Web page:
Credit derivatives and insurance October 27, 2009 at 6:27 am
The standard argument that credit derivatives are not insurance runs in brief:
- They require no insurable interest;
- They require no proof of loss; and in particular
- The payout is independent of the counterparty
All of this is standard, and goes back to an opinion of Robin Potts. Now, with ill-advised US action to regulate some credit derivatives activity as if it were insurance deferred, there is a new and more comprehensive account of the issues from M. Todd Henderson.
Henderson does a reasonable job, although the case seems a little over-argued to me. In particular, credit derivatives product companies (CDPCs) are much like insurers in financial substance – as was the Financial Products Group of AIG. So arguing from the perspective of the need to regulate insurers not applying to companies engaging in CDS may involve ground that is not firm. Where Henderson is good, though, is pointing out where risk shifting and pooling contracts in other spheres do not constitute insurance. For instance, if I set up a company to sell naked puts to commodities producers, and invest the premium, then I am acting as a pooling and risk shifting enterprise, but not an insurance company. The paper is worth a read if you have an interest in these matters even if it does seem to me a little propagandist.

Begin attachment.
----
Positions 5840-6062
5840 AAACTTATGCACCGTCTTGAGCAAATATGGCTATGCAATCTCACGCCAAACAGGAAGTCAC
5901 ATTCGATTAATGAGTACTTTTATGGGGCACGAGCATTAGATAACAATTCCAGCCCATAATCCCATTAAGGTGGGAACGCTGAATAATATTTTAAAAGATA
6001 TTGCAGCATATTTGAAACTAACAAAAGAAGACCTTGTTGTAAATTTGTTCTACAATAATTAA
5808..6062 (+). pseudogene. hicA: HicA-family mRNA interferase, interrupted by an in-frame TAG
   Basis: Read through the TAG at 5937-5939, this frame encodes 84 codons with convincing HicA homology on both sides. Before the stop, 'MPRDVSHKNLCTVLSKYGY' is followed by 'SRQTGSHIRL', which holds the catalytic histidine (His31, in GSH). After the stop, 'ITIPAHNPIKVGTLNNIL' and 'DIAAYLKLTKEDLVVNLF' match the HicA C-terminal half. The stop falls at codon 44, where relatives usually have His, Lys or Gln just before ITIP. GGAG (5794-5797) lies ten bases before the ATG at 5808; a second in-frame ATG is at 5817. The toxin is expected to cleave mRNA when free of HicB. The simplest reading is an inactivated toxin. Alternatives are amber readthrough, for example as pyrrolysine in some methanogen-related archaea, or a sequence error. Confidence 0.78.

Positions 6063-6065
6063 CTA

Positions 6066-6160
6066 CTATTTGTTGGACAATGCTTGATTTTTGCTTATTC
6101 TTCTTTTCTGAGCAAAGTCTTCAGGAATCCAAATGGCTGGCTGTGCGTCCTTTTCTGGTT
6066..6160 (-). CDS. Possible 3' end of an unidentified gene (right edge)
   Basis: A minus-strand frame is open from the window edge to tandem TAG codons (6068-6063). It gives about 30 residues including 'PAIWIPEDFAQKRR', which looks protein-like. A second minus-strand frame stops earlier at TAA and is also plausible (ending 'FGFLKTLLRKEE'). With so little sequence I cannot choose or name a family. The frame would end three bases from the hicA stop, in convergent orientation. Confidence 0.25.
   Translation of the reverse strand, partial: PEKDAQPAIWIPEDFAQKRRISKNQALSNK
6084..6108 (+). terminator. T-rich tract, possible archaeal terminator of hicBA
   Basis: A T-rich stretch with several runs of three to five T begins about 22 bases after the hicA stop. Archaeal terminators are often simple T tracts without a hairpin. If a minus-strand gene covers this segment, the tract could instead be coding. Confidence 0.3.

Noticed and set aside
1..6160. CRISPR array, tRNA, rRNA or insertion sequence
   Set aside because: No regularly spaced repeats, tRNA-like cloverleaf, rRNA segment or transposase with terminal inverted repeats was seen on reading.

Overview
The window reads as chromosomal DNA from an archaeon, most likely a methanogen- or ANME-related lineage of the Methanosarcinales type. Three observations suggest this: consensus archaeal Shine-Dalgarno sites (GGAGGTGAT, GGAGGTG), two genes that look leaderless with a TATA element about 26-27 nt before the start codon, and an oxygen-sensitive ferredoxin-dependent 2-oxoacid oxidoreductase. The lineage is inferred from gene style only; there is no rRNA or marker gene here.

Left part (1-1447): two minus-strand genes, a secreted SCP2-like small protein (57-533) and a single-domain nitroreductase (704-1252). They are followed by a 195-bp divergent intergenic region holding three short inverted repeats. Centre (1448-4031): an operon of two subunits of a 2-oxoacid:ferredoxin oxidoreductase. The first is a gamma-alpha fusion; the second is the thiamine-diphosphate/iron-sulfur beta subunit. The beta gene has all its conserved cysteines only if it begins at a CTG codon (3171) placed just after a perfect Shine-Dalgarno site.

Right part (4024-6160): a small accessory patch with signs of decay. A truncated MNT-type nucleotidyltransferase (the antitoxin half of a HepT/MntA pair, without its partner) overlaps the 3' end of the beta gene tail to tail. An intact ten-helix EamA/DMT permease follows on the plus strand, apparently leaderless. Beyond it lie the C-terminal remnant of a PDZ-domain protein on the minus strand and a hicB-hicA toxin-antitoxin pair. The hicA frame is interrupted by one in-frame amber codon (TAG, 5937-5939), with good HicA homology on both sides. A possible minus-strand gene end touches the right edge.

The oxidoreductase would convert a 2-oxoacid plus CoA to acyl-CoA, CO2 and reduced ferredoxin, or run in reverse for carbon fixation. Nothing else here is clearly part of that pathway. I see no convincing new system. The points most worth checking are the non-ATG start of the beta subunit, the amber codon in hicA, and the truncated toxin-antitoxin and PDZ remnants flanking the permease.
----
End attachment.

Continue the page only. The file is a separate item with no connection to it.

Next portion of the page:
Update. It is worth pointing out that the ‘insurance’ vs. ‘not insurance’ question is about more than regulation. It also affects accounting – insurers have their own accounting framework which is rather like accrual – and taxation. Given that much of the need to regulate CDS relates to counterparty credit risk, it seems that a much more cost effective fix to the vulnerabilities revealed by AIG is simply to do what we are doing anyway – set up a central clearing and market data reporting entity. Add in a reclassification of financial insurance as a derivative, enforce fair value requirements, and prudent capital requirements, and you would have a reasonably robust regulatory framework without the need to get insurance regulators involved.